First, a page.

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Try our updated pay-for-performance tool to see how pay for Canada's top CEOs aligned with performance, including new data on say-on-pay voting results for each company:

Shareholder support for executive pay practices continued to slide in 2016 as more investors used their voting clout to express displeasure with CEO compensation in Canada.

A new analysis of say-on-pay voting results this year shows shareholders are getting more aggressive with the small group of companies they target for opposition. While the marks for top-tier companies remained relatively steady in 2016, the average vote for the bottom 10 per cent of companies facing the most say-on-pay opposition fell sharply this year, according to the review by executive compensation consulting firm Global Governance Advisors.

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Senior partner Paul Gryglewicz said the data show that more shareholders are willing to vote against pay plans in controversial cases, with the bottom 10 per cent of votes averaging just 78.7 per cent support this year compared to 86.9 per cent last year.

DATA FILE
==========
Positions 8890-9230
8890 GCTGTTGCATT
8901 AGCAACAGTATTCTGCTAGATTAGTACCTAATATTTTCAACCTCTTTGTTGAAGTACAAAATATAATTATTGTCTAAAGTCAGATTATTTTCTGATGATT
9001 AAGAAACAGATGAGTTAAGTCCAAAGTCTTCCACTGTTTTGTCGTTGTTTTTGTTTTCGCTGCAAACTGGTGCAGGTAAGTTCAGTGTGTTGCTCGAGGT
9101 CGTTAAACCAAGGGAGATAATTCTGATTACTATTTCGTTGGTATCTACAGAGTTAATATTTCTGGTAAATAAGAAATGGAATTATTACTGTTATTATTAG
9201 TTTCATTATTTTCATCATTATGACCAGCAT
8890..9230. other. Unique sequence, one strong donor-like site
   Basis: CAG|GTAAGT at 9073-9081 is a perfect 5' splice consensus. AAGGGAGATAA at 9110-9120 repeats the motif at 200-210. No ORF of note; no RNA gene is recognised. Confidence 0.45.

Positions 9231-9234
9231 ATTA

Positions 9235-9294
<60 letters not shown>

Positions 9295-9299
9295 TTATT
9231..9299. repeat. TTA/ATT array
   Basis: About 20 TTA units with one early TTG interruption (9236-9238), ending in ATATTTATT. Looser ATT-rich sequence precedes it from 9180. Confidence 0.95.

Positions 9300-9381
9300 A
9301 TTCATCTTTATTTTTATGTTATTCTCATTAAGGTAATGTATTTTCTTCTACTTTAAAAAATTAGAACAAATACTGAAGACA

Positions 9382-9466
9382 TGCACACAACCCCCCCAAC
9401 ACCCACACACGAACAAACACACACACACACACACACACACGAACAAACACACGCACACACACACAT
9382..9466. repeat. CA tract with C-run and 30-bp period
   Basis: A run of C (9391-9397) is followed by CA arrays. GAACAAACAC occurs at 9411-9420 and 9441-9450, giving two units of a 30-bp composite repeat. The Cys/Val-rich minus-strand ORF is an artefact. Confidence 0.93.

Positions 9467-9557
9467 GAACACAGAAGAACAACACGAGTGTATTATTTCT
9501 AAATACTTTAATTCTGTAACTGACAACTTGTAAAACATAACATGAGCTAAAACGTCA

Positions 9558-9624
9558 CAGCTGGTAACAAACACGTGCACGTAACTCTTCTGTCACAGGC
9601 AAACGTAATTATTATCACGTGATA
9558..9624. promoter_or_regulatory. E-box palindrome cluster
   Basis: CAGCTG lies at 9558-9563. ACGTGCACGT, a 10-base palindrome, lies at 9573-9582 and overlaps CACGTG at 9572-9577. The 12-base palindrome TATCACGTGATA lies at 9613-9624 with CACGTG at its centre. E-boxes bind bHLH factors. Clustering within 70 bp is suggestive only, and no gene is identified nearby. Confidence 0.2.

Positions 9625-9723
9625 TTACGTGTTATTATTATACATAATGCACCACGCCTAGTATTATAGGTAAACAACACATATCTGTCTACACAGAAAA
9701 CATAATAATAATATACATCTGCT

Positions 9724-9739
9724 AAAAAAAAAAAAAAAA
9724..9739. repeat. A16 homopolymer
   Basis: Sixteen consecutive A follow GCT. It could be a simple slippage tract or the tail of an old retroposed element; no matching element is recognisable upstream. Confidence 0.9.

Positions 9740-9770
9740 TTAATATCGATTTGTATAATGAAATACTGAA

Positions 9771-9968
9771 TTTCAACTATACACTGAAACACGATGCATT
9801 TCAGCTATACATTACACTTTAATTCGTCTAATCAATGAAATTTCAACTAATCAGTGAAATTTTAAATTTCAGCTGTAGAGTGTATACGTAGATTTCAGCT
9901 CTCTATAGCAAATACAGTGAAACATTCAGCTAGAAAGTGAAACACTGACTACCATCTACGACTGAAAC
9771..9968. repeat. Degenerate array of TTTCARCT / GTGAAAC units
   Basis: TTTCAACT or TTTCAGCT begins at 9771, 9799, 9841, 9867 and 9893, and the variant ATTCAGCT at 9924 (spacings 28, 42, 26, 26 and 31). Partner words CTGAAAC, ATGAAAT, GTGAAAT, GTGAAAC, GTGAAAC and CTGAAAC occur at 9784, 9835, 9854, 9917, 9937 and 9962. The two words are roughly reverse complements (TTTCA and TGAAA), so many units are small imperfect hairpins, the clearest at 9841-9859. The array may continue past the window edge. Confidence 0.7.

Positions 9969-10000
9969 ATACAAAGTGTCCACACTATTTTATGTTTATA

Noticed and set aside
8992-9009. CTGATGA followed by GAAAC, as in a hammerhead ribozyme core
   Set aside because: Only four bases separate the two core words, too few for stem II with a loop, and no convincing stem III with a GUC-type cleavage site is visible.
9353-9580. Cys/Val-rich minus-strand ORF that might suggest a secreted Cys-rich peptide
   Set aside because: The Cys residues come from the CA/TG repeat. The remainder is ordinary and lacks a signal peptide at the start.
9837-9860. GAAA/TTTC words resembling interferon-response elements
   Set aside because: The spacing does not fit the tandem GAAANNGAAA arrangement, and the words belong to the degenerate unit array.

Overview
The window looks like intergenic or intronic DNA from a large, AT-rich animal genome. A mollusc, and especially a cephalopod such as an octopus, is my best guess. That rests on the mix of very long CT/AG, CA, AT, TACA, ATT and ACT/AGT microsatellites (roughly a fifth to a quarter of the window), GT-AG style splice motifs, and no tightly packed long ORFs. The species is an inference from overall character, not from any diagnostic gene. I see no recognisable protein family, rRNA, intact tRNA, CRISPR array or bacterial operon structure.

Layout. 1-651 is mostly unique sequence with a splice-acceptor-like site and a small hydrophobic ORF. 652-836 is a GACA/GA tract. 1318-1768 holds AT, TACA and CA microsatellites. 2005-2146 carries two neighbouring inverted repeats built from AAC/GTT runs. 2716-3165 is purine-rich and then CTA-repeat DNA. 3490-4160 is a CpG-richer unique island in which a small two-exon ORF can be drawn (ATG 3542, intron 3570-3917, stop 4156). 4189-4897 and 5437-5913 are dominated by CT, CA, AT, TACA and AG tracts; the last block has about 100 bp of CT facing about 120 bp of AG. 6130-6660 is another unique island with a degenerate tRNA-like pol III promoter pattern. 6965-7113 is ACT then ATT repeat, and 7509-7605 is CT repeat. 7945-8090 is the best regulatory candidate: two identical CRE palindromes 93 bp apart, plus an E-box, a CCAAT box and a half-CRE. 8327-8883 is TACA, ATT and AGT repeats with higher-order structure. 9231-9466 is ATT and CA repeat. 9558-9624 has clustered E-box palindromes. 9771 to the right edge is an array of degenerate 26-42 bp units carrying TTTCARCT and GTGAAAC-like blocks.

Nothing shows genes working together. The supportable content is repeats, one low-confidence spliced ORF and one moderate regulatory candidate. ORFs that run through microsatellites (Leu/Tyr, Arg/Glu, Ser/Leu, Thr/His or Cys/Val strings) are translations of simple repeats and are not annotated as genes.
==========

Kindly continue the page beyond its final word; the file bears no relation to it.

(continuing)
Seven companies recorded a voting result below 80 per cent in 2016, compared with four companies from the same group in 2015.

"I think generally shareholders are more comfortable voting 'no' each voting years that passes," Mr. Gryglewicz said.

Many votes appear to be correlated with share price changes, he said, suggesting some investors are paying more attention to their investment gains than pay structures. However, he said the lowest voting results were typically cases where CEO pay packages rose while the share price fell, creating the appearance of a disconnect between pay and performance.

Over all, say-on-pay voting results averaged 90.1 per cent support in 2016, a drop from 92.4 per cent last year, continuing several years of slow declines as shareholders increasingly flex their voting power.

The data are based on say-on-pay voting results at Canada's 100 largest companies by market capitalization. The non-binding advisory votes on companies' executive compensation practices are not mandatory in Canada, but many companies hold them voluntarily. Sixty-five per cent of Canada's 100 largest companies held a say-on-pay vote this year, a proportion unchanged from 2015.

Mr. Gryglewicz said it is positive that the overall result remains so strong, suggesting most companies are getting pay right. The top 10 per cent of companies recorded average votes of 98.1 per cent, a slight decline from 98.7 per cent last year.

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Only two of Canada's 100 largest companies lost their say-on-pay votes in 2016, with Crescent Point Energy Corp. receiving just 31-per-cent support and Canadian Pacific Railway Co. garnering 49.9-per-cent support. Last year, three major companies received less than 50-per-cent support, but all saw their votes pass by a wide margin this year.